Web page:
Usually an endorsement from Perez Hilton would be a good indication to stay away—but when it comes to Toronto’s Darrelle London the gossip magnate (and recent Toronto theatre lead) might have finally exercised some good judgment. Now onto her third studio album, the poppy pianist plying Canadian adorkability is at her finest with her latest batch of oddball observations.
There’s something deceptively coy about London’s lighthearted vocals as they hop along the keys—so chipper they can almost make you miss the deadpan, and sometimes brutally honest, lyrics that really make her stand out. Mingled in is a fair bit of self-deprecation, truly “a candid portrait of modern life as an artist” and one that’s decidedly local as she sings about being caught between Lights and Drake on “After Party Girl.”
It’s a visual that easily translates into a quick way to sum up Tangerine and Blue—juxtaposing the struggle of making it as an artist with an airy soprano and just a dash of electronics. Opener “Not Friends” wastes no time lambasting the two-faced, shallow nature of the industry as the springing beat belying the song’s devious intentions and dramatic chorus.
But it’s “Viral” that finally explores some of London’s mastery of lyrical wordplay as she name drops some of the biggest online fads while ironically lamenting her own lack of a “viral” hit—even as the song conveys a self-assurance that she’s well on her way to fame too. While the song lacks the teeth of Stromae’s “Carmen,” it also reflects the way fame has been redefined, setting the viral video up as the ticket to fame instead of a label and paying homage to her crowdfunded release and the Internet star that took up her cause.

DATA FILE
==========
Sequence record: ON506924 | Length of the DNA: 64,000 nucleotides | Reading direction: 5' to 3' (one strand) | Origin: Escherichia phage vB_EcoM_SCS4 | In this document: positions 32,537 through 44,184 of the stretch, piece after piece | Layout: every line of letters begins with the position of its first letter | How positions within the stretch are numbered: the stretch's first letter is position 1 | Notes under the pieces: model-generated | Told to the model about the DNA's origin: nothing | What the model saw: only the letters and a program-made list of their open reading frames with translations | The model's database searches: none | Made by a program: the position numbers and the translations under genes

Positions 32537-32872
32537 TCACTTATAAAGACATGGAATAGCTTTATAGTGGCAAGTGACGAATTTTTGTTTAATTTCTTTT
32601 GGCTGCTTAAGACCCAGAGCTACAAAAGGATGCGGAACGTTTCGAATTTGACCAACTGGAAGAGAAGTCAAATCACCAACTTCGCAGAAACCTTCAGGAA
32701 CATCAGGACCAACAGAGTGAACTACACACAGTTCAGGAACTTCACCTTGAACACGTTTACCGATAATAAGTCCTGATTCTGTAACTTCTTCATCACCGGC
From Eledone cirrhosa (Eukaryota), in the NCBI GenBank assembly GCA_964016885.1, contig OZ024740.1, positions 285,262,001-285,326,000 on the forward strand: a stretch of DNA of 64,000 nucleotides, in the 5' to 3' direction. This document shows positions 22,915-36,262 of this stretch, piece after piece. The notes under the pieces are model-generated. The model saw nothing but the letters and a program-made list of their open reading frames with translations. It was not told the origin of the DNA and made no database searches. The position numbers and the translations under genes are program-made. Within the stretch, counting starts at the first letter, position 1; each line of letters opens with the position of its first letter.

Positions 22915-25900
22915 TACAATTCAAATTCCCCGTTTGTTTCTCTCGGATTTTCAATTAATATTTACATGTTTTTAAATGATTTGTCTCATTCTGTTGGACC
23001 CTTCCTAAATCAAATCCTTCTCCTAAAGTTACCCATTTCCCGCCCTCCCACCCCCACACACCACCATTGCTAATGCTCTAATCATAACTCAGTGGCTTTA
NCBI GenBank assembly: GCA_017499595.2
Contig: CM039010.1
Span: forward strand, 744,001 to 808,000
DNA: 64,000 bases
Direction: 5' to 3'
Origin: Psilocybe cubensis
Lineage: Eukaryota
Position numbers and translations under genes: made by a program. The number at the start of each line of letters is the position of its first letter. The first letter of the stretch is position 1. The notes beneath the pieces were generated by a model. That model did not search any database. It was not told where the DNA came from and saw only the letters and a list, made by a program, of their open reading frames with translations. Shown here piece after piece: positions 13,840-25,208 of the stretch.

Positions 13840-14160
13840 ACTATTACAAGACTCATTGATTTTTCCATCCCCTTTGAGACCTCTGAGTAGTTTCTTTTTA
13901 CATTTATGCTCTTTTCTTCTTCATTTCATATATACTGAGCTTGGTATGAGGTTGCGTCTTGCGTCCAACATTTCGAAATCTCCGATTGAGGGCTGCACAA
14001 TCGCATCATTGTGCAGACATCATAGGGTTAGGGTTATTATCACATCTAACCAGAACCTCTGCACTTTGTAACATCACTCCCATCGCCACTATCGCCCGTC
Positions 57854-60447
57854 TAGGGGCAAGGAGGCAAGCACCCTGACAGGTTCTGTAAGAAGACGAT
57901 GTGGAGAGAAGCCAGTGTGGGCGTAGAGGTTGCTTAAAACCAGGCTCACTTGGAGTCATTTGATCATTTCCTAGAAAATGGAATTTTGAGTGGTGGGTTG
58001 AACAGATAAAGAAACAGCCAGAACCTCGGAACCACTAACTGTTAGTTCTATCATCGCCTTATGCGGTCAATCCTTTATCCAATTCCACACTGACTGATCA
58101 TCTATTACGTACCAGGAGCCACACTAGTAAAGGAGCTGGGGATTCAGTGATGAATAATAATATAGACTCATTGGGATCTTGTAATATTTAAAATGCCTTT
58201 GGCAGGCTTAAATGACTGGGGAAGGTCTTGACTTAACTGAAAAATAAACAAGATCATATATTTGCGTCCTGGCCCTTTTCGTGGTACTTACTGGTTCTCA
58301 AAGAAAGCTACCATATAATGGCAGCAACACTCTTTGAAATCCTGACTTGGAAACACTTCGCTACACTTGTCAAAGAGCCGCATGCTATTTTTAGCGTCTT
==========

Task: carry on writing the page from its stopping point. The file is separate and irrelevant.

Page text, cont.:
The breathy, layered voices on “You,” as well as a slower pace add a layer of depth to the album at just the right point—proving that there’s more to London than funny observations even as her lyrics continue to paint vivid, honest pictures. And “T-Shirt,” the third track of Tangerine and Blue’s romantic sojourn, comes out as the most polished—a catchy chorus with a satisfying built that shows off a different side of London’s voice and proves she’s ready to be more than a viral hit.
While the remaining second half of the album is never quite as witty as the first, it does a better job of showcasing London as an artist that should be known for more than her offhand remarks—as delightful as they are. A handful of slower tracks shake off a mold before it sets, taking her from talking about making it to showing it.
Top Tracks: “Viral”; “T-Shirt”
Rating: Proud Hoot (Really Good)